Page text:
OK steel workers, lets fix some steel on this excavator! - Page 2
Close
Login to Your Account
Page 2 of 3 FirstFirst 123 LastLast
Results 21 to 40 of 45
  1. #21
    Join Date
    Oct 2005
    Country
    UNITED STATES
    State/Province
    Pennsylvania
    Posts
    20,225
    Post Thanks / Like

    Default

    Quote Originally Posted by huleo View Post
    Lets say I don't have boulders in my area, won't be beating on it with rock, and just want it tuned up. This has become more about what I should accept than the actual question.

    Yes, I have been around heavy equipment for 30yrs and seen lots of damage but fortunately I worked around good companies that would not accept destroying machines as "part of the job". If you think running into my new Makino with a forklift is "part of the job", you will find out quickly where the paycheck ends. Spit in my cnc machine or excavator, and you will get the slip.

    I have seen it too many times where the trees are 10ft apart but the machine is 12ft wide. "It will fit". That is usually someone who didn't buy the machine saying that.

    I am just looking for thoughts on moving metal, that is all!
    Then WHY did you BUY the machine in the first place ?....

  2. Likes Garwood liked this post
  3. #22
    Join Date
    Apr 2005
    Location
    Southwest
    Posts
    591
    Post Thanks / Like
    Likes (Given)
    22
    Likes (Received)
    36

    Default

    Hey, the man is just looking on some advice on how to make his excavator look a little nicer, not how to live with it warts and all. Nothing wrong with that!

    Unless you have the time and everything you need to try and pull out the dented areas, this is how I would approach it.

    On Pic #3, I would just cut out the flat/face area and weld a new piece in place, then grind your welds and blend, bondo as needed. As for the first picture, I would look at a similar approach. I would leave the bottom bend only in place, where it is banged up and stitch welded to the frame then cut out the damage area above it. You might be able to straighten out the bottom bend some, once it is opened up and more accessible. Have someone bend a piece of matching metal, perhaps a tad taller and wider, so you can fit it in the field to match. Again weld, grind and blend and bondo as needed.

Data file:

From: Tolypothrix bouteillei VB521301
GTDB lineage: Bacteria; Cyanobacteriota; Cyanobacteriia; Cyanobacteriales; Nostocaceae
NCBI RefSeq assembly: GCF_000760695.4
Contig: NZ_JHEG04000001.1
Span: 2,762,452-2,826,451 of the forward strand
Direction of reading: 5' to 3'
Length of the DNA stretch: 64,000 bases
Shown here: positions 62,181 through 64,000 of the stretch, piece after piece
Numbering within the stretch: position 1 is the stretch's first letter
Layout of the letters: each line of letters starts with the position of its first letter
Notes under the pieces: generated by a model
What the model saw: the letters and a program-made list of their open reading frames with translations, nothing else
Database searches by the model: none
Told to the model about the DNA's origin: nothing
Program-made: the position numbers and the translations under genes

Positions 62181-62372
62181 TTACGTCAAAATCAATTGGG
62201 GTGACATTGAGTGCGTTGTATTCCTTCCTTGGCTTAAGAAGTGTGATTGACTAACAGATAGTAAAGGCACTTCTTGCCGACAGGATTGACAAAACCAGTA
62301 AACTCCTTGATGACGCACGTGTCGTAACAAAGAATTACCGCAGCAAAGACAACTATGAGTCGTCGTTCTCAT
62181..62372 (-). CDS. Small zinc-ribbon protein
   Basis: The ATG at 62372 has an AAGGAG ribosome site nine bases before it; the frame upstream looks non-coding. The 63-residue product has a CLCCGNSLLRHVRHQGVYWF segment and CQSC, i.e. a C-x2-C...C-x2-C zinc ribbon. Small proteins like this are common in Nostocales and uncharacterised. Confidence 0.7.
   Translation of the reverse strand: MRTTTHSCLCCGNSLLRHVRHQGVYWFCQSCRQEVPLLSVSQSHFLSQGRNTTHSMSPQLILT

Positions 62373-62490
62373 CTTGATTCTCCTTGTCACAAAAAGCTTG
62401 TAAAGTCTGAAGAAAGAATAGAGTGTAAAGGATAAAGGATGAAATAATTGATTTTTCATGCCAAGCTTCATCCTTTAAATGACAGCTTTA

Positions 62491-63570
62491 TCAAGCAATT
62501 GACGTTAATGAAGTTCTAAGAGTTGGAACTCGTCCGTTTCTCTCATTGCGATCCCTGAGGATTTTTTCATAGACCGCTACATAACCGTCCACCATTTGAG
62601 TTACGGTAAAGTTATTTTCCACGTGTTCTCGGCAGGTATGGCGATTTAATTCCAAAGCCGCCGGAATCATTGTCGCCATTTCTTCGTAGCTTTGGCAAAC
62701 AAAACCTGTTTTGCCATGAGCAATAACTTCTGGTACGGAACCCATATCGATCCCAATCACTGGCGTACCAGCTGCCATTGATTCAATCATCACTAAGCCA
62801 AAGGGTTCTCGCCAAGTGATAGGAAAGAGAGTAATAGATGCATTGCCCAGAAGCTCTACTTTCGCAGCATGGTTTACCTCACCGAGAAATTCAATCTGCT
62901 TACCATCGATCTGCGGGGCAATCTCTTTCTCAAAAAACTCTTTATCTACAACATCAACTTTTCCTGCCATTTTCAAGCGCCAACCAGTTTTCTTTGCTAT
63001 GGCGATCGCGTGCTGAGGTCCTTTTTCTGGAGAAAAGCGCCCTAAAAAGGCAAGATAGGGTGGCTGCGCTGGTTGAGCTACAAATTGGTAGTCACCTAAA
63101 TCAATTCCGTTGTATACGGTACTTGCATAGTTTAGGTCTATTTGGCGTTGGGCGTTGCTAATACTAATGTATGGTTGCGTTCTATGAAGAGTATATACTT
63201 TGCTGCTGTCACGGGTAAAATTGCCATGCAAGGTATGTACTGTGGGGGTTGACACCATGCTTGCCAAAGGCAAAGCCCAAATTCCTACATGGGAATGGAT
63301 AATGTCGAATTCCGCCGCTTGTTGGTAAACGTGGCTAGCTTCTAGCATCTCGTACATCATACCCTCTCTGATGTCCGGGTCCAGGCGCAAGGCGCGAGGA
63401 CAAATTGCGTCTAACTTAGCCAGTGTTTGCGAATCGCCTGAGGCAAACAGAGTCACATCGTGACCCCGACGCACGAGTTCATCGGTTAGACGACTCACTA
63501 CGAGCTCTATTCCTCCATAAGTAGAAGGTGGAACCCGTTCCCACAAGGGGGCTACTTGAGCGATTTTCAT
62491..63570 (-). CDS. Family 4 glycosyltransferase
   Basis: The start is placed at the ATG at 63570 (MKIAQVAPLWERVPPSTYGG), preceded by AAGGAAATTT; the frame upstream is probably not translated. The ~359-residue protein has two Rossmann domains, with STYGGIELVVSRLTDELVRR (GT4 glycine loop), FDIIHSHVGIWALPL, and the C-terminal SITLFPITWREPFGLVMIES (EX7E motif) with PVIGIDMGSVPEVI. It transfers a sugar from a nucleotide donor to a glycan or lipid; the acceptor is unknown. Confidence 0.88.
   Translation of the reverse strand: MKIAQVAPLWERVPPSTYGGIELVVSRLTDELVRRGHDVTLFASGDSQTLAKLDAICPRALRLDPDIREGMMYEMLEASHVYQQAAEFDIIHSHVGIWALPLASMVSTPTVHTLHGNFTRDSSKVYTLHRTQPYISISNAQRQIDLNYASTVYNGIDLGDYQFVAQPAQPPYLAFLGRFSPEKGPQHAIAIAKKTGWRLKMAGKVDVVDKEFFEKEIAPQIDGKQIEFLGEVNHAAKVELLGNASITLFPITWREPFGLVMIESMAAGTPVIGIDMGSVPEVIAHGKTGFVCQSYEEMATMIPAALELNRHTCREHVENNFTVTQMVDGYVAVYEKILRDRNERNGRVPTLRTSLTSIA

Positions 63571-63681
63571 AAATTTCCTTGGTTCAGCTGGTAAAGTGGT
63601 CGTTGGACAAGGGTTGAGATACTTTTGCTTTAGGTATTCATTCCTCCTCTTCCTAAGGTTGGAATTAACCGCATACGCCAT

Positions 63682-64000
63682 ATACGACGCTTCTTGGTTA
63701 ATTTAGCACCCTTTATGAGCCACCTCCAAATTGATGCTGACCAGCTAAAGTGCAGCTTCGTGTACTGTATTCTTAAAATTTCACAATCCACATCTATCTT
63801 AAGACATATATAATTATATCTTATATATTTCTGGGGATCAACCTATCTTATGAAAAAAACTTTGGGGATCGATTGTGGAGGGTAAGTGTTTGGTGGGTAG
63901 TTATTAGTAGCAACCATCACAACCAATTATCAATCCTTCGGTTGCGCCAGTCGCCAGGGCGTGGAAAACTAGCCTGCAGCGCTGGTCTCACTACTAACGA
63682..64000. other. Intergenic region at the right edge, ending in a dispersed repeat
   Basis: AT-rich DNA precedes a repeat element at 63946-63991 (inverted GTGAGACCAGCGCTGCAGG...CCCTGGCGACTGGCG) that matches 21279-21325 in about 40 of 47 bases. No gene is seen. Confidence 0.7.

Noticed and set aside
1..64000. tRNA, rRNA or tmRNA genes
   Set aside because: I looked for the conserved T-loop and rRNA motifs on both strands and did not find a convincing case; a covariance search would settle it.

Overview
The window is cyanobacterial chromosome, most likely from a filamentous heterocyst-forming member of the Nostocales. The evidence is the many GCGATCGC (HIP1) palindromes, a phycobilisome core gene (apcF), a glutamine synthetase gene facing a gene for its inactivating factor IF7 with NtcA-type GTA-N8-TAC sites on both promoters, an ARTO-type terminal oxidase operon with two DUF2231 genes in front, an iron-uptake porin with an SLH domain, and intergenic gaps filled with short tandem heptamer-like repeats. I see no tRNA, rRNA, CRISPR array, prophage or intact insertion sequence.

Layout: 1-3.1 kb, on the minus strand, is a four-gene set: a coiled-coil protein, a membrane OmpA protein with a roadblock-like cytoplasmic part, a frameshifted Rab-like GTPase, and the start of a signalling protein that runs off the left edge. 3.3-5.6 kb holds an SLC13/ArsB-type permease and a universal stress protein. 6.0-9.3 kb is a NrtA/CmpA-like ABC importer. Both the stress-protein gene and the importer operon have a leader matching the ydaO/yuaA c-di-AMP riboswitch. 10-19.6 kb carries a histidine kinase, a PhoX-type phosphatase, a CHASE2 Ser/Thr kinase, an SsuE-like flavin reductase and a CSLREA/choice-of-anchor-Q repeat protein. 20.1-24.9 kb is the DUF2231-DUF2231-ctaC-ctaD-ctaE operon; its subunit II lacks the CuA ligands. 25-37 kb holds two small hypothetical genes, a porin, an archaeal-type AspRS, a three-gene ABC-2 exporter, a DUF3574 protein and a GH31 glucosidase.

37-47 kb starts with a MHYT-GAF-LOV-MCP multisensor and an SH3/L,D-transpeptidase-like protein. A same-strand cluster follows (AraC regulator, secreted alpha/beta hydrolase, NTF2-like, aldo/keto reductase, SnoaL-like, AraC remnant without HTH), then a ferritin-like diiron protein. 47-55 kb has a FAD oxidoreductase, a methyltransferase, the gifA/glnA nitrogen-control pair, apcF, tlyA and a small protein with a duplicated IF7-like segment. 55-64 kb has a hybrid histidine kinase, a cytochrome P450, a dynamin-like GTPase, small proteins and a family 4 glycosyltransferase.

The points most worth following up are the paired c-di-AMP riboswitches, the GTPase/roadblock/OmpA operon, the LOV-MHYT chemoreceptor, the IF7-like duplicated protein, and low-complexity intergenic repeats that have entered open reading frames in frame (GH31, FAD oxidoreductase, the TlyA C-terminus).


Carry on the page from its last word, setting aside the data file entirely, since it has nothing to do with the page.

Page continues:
Bottom line is, I would try to approach the work from the outside of the machine where access is easier. It may not be as good as new, but with a little work it might look almost as good.

    Find yourself a steel fabricator that fabricates heavy gauges of steel, if you don't know one already. Go see them face to face! Take a drawing and your pic's to show them what you are doing. The local company I have worked with has always been very reasonable when I need some heavy fab work done.

  4. Likes Homebrewblob liked this post
  5. #23
    Join Date
    Sep 2002
    Location
    People's Republic
    Posts
    5,641
    Post Thanks / Like
    Likes (Given)
    672
    Likes (Received)
    3510

    Default

    I agree with moonlight, if you can safely get it hot enough, some studs welded to it, or holes drilled in it and a slide hammer will pull it out enough for bondo

  6. Likes Homebrewblob liked this post
  7. #24
    Join Date
    Apr 2005
    Location
    Southwest
    Posts
    591
    Post Thanks / Like
    Likes (Given)
    22
    Likes (Received)
    36

    Default

    Quote Originally Posted by digger doug View Post
    Then WHY did you BUY the machine in the first place ?....
    Had a Ranch for over 20 years, had a dozer and backhoe. Never bought them new, even with miles of roads you couldn't justify the cost of new. Personally I never knew a rancher that bought new. I could justify an older used D5, but could get an even older, little rougher D7 that had plenty of life left in her. I would have really loved to have had a D9, but the only ones I found in my price range would have only been good for Yard-Art, Went with the D7 and over time I realized it was the right decision.

    We all make decisions everyday and we hope that they are the right ones. While I may roll my eyes on a decision someone else makes, I haven't walked in their shoes.

    I always remember the time when my brother bought a new Chevrolet pickup that had everything available on it in the 90's. He called me up one day about a month after he bought it to pick him up at the Chevrolet dealer while they worked on it. He hopped in my truck and we took off. I asked him how he was liking the new truck? He said he loved it. Well this went on for a few months that he would have me pick him up at the car dealer every week or two. Every time I asked him how he liked his new truck, his answer was always the same, "I love it". Finally one day I asked how could he love a truck that was always in the shop, his answer was simple, "I paid so much for it, that I have to love it".

  8. #25
    Join Date
    Sep 2011
    Country
    UNITED STATES
    State/Province
    Virginia
    Posts
    17,476
    Post Thanks / Like
    Likes (Given)
    7561
    Likes (Received)
    11238

    Default

    Quote Originally Posted by huleo View Post
    I know excavators and if it just needed cylinder rebuilds, pins, etc, I would not be here. Actually now questioning why I am here because there is little productive. Some things will never change on this site.

    I know the mechanics of these VERY well and I have already fixed several things that the dealer gave up on. There is a reason I bought it.
    F**k's sake....

    Here yah go:

    Window Valances, Cafe & Kitchen Curtains You'll Love in 2020 | Wayfair

    TiG on a curtain rail, hang a friggin' mini-skirt around it ... and go use it for what it was intended for.